Bush for Birds landholder grants announced

24 June 2020


Trust for Nature and the North East Catchment Management Authority have announced the recipients of the first round of environmental grants through the Bush for Birds project.

The Bush for Birds project aims to protect, manage and increase habitat on private land for the critically endangered Regent Honeyeater and Swift Parrot.

There are estimated to be fewer than 400 Regent Honeyeaters and 2,000 Swift Parrots left in the wild.

Landholders submitted expressions of interest (EOI) for funding for a range of activities including fencing remnant bushland, planting trees and shrubs, thinning dense regeneration and weed control.

Twenty-four landholders were successful in receiving funding, collectively they manage over 500 ha of remnant bushland and are undertaking more than 120 ha of revegetation.

Trust for Nature Regional Manager Will Ford said the project attracted a lot of attention which demonstrated the community’s interest in threatened species. 

He said, “Ninety EOIs were submitted for this first round of funding, which goes to show how important these iconic species are to the local community.”

“Landholders have been really keen to get involved and contribute to threatened species conservation in a practical way.”

Waldara landholders Barbara McDonald and Judy Bonwick’s grant application was successful.

Barbara said, “We were thrilled to hear that our project got the go ahead. “We think it’s really important to strike a balance between farm productivity and conservation, and this project will help us to achieve that.”

Will said their farm project contributes greatly to protecting threatened species: “This property sits between the Ovens River and the Warby Range, so it’s a really important part of the landscape from a wildlife connectivity perspective.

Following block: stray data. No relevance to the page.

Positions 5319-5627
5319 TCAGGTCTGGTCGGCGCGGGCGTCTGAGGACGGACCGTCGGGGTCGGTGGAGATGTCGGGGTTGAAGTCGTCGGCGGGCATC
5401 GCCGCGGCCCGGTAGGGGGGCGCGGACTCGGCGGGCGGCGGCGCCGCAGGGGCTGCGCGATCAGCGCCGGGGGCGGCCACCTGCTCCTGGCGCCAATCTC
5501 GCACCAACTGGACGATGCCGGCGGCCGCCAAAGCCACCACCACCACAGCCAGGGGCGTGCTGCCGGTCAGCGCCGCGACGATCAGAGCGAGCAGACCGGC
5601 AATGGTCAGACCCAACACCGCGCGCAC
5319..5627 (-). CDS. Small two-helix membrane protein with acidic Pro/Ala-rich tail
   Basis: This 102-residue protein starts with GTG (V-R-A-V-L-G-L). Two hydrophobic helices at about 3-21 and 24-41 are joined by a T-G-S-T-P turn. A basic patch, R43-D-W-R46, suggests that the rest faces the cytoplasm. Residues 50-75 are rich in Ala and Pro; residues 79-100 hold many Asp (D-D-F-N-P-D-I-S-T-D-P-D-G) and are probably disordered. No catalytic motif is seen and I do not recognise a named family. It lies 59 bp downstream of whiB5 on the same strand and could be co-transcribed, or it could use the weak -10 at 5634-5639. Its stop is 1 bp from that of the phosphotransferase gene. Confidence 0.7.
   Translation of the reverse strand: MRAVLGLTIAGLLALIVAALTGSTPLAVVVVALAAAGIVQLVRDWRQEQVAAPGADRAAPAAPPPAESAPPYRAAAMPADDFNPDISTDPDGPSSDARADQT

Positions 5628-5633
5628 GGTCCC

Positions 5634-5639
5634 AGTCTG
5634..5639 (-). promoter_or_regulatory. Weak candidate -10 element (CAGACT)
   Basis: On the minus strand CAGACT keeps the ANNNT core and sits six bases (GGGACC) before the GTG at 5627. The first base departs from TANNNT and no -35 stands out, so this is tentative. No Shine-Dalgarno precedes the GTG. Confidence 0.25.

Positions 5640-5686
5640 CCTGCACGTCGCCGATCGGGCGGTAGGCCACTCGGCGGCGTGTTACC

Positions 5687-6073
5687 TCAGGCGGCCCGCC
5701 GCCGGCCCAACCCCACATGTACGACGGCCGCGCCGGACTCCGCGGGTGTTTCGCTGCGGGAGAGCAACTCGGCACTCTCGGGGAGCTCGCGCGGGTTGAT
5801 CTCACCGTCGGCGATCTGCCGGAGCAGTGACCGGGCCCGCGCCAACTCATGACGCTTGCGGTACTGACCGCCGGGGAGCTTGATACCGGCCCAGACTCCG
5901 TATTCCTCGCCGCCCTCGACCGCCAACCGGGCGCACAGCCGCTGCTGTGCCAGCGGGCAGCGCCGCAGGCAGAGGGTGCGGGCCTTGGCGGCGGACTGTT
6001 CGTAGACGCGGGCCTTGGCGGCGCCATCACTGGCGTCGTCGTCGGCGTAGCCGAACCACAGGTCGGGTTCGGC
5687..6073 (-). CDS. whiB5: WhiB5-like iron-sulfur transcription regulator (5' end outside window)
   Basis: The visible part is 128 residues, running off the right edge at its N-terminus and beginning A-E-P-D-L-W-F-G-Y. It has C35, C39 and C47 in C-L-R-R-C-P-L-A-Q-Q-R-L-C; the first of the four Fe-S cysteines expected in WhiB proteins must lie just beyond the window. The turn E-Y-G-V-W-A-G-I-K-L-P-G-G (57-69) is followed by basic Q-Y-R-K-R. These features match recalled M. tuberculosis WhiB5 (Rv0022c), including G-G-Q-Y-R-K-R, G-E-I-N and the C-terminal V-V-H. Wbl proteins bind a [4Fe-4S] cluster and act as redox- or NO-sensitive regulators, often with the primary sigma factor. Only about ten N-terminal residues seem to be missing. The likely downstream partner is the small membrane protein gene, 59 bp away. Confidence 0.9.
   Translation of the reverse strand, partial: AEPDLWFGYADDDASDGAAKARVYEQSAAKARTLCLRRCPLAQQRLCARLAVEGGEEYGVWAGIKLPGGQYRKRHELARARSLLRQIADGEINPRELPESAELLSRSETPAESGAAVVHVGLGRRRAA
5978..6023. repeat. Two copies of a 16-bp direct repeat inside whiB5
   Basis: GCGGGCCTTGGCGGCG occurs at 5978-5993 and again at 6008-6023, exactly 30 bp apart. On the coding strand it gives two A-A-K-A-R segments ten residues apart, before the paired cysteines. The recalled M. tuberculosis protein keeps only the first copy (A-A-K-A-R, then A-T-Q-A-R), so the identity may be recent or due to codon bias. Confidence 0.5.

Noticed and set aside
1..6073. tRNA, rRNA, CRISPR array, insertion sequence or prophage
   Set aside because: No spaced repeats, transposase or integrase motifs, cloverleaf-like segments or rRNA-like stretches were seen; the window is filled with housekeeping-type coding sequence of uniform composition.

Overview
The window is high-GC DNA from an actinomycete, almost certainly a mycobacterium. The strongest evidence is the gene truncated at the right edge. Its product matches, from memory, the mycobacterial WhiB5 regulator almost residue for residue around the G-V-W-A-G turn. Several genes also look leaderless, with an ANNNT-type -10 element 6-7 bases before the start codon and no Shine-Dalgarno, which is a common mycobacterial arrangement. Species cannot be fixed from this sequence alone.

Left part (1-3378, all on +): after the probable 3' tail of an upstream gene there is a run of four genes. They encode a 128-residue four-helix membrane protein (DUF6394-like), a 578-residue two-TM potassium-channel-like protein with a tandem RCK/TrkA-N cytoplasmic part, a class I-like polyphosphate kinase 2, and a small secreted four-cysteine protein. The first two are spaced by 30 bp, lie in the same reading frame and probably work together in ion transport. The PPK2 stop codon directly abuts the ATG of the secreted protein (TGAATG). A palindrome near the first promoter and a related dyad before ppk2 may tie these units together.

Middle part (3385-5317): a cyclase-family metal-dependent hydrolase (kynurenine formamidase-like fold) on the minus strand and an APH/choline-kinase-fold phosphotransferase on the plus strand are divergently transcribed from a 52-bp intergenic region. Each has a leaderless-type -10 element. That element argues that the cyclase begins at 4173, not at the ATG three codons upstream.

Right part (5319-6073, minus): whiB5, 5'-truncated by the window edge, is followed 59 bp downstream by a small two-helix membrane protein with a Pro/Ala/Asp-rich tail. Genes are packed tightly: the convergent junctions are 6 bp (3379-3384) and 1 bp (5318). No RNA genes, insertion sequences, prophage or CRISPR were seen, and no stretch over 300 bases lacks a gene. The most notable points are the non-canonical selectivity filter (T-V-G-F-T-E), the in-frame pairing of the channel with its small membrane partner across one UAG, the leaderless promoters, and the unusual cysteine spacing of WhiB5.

“The proposal included fencing a good quality patch of native woodland, managing invasive weeds to promote natural regeneration, and linking up areas of bush with strategic paddock tree plantings.

“More than 60 per cent of Victoria is private land, so landholders have a critical role to play in providing habitat for threatened species.” “I’m looking forward to working with such committed landholders to achieve some really positive conservation outcomes,” Will said.

The North East Catchment Management Authority (CMA) will soon announce the second EOI round for the Bush for Birds Project.

North East CMA Senior Project Officer for Biodiversity Mark Cairns said, “Barb and Judy’s property is a great example of the type of project site suitable for investment. With Trust for Nature as a partner working at the grass roots level engaging landholders to protect remnants sites we are confident in attracting more quality applications in the second landholder grant round.”

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Trust for Nature is one of Australia’s oldest conservation organisations, established by the Victorian Government in 1972 of the Victorian Parliament in 1972 to protect habitat on private land. It is a not-for-profit organisation that relies on the generosity of supporters to help protect Victoria’s biodiversity.

The Bush for Birds project is supported by the North East Catchment Management Authority in partnership with Trust for Nature through funding from the Australian Government’s National Landcare Program. For more information contact Will Ford on or 0418 300 959.

Media contact

Kathy Cogo, Media and Communications Manager, Trust for Nature, 0466 015 183,

Photo: Standing near a very old Yellow Box tree, landholders Barbara McDonald and Rod Mann are part of the Bush for Birds project.